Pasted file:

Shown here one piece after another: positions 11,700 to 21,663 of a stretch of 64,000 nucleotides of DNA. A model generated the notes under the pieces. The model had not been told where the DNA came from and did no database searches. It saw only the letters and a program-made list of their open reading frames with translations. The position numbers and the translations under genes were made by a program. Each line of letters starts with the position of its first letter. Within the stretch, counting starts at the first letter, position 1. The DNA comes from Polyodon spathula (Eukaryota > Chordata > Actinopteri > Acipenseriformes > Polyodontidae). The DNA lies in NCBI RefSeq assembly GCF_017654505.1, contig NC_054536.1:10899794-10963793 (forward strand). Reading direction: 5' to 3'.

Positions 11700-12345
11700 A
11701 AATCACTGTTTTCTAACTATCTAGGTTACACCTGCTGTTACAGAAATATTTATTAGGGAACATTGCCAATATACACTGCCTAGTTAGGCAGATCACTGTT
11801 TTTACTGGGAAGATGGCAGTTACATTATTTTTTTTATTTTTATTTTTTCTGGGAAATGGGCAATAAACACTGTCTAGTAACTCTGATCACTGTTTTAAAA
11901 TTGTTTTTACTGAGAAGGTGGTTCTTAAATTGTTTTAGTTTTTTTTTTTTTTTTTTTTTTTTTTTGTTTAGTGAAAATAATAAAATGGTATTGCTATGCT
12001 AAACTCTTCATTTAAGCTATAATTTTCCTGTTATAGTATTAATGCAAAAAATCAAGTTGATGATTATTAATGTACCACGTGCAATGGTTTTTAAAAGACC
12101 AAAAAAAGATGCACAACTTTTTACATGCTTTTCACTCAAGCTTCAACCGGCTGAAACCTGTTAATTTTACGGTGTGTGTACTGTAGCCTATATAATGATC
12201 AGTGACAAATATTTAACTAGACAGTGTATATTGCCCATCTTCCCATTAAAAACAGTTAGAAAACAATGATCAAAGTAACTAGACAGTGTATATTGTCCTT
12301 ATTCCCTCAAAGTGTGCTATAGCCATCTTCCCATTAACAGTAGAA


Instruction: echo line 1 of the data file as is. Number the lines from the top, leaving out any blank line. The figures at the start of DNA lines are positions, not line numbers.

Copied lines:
Shown here one piece after another: positions 11,700 to 21,663 of a stretch of 64,000 nucleotides of DNA. A model generated the notes under the pieces. The model had not been told where the DNA came from and did no database searches. It saw only the letters and a program-made list of their open reading frames with translations. The position numbers and the translations under genes were made by a program. Each line of letters starts with the position of its first letter. Within the stretch, counting starts at the first letter, position 1. The DNA comes from Polyodon spathula (Eukaryota > Chordata > Actinopteri > Acipenseriformes > Polyodontidae). The DNA lies in NCBI RefSeq assembly GCF_017654505.1, contig NC_054536.1:10899794-10963793 (forward strand). Reading direction: 5' to 3'.